decompression sickness

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Is what divers may be subject to if they rise too rapidly to the surface at the end of a dive, and is popularly known as ‘the bends’. To avoid it all divers have to follow a procedure as they rise to the surface when they finish diving, and even amateur divers breathing air need to be aware of what is involved.

Air is a mixture of oxygen and nitrogen, which pass from the lungs into the bloodstream and on to the body tissues. The oxygen is used in the body's metabolic processes, while the nitrogen remains dormant. However, as divers breathe air at ambient pressure—that is, the pressure of the depth of water surrounding them—nitrogen enters the body tissues and increases as they go deeper. The amount that has entered the tissues prior to the final ascent depends on the diver's blood supply—poorly supplied fatty tissue takes up nitrogen much more slowly than well-supplied major body organs—the maximum depth of the dive, and the time spent underwater.

The rate of ascent at the end of any dive must therefore be controlled, so that all the nitrogen in the various body tissues can move back into the bloodstream and be safely eliminated from the body. Should the ascent be too fast then nitrogen bubbles, much like those appearing in a bottle of soda water when the top is suddenly removed, may appear in any part of the body. These lead to a variety of symptoms, including rashes, itches, pain in the joints, and paralysis, which may take up to twelve hours or more to develop after the diver has surfaced. In extreme cases bubbles may form in the bloodstream, reach the heart, and cause death in a short time.

All decompression sickness symptoms should be treated as potentially dangerous and the victim removed to the nearest recompression facility as quickly as possible. Here, under medical supervision, they will be put into a recompression chamber where the pressure is increased to reduce the size of the nitrogen bubbles and relieve the symptoms. They will then be therapeutically decompressed which, hopefully, avoids any longer term effects.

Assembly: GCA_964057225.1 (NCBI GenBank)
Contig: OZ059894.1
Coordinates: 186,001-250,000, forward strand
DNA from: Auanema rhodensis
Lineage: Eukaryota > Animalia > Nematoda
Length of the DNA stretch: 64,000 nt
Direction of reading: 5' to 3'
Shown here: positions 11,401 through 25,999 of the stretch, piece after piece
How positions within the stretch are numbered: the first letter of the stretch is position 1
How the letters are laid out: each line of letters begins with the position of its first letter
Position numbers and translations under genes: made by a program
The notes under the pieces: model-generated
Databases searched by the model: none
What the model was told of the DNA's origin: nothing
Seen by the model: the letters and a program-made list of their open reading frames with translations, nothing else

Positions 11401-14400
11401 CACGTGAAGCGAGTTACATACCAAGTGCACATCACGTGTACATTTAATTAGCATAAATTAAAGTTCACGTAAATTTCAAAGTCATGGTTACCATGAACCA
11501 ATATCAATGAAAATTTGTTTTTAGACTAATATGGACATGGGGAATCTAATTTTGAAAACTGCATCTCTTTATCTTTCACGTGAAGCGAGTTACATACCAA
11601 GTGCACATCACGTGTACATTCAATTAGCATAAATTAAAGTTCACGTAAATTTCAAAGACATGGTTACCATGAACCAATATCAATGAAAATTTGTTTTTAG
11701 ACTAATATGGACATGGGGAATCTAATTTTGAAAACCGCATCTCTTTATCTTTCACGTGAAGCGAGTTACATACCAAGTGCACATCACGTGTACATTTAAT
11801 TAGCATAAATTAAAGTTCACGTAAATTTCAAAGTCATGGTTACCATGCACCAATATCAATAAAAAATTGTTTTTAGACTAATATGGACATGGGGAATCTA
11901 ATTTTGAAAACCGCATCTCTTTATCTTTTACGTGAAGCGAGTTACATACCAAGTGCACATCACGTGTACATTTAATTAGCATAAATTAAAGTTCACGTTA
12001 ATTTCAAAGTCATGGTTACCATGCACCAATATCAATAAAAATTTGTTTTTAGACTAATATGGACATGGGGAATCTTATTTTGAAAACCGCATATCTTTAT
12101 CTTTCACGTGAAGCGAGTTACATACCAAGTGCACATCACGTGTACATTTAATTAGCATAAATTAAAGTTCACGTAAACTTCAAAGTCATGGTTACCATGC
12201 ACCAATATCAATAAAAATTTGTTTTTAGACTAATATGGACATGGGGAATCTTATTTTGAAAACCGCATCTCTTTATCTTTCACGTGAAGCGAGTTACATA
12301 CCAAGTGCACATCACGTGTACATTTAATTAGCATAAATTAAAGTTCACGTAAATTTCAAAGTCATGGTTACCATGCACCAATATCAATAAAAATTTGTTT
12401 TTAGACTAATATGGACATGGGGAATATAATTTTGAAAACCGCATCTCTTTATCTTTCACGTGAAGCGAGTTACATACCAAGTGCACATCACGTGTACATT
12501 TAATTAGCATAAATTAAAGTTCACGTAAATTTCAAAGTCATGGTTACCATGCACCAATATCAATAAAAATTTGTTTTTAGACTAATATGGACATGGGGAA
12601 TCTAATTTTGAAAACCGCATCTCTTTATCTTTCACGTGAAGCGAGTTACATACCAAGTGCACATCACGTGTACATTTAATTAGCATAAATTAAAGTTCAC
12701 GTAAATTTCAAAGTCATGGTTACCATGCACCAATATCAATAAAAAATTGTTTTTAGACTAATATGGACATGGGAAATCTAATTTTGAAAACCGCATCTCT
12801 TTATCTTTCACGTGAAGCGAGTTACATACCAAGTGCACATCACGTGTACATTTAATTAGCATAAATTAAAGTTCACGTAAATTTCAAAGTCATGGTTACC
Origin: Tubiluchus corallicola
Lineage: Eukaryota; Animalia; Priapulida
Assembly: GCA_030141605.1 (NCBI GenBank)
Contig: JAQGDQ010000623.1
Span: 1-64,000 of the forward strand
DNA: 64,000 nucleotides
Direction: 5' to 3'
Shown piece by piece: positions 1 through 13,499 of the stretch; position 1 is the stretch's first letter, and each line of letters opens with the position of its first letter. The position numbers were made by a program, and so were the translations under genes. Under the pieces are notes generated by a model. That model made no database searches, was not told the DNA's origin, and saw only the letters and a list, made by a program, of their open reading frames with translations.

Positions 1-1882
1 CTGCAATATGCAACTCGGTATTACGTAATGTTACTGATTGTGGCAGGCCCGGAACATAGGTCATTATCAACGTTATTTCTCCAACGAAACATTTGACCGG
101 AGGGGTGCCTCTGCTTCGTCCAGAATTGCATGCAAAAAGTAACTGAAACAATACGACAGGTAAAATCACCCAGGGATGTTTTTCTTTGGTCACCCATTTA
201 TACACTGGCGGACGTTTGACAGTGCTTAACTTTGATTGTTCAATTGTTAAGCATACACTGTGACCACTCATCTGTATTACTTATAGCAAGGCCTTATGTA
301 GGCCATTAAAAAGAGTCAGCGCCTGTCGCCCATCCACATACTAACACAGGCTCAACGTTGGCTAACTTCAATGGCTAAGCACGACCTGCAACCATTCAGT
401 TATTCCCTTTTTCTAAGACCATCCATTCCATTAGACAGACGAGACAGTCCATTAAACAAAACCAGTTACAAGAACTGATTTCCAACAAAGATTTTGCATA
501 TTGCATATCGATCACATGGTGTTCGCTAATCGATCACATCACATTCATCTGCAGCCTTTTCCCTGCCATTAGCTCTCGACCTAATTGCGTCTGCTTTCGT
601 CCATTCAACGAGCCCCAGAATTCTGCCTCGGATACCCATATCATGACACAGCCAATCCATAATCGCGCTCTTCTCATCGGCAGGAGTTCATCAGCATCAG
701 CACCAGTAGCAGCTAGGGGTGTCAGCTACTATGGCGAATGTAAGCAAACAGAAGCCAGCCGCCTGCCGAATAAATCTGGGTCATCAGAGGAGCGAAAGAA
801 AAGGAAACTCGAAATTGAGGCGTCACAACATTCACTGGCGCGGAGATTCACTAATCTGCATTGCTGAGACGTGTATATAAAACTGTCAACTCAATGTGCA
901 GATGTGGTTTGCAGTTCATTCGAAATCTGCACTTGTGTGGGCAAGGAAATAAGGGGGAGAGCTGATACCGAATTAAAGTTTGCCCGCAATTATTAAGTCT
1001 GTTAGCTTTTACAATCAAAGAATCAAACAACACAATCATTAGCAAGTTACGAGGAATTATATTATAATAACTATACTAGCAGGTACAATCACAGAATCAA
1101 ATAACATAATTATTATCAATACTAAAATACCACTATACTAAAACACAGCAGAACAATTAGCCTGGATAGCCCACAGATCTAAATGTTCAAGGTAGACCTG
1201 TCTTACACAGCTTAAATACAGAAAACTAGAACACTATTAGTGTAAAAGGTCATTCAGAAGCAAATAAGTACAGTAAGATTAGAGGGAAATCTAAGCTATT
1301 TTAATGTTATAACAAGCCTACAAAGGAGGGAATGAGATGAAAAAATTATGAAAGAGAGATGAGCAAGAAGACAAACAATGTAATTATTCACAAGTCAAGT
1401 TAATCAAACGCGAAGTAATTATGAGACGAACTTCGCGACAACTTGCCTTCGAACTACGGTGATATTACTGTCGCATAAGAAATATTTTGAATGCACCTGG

At the beginning of the 20th century Professor Haldane developed stage decompression tables to avoid decompression sickness. These give a ‘bottom time’ for various depths: the deeper the dive, the shorter the bottom time. Dives made inside this time allow the diver to rise directly to the surface, but still following a maximum rate of ascent specified in the tables. If however, the diver exceeds the bottom time then, following the tables, he must rise to a specified safe depth where he makes a stop for a specified time. This allows the nitrogen level in his body to drop to a level where it is safe for him to ascend to a shallower depth where he again makes a stop, and so on in stages until he can safely surface. The stops become longer as the diver gets shallower, and even after surfacing he still has a residual nitrogen level in his body that takes around 24 hours to clear completely. Should he make a repeat dive during this period, this nitrogen must be taken into account. While repeat dive tables exist, it is now more common to use a wrist-mounted ‘personal’ decompression computer (DC). This remembers, and accounts for, nitrogen levels, and indicates the length of decompression that must be performed, and when a diver can move on to a shallower stop or to the surface. Like the original tables, they still specify a maximum rate of ascent which must be adhered to.


Subjects: Maritime History.

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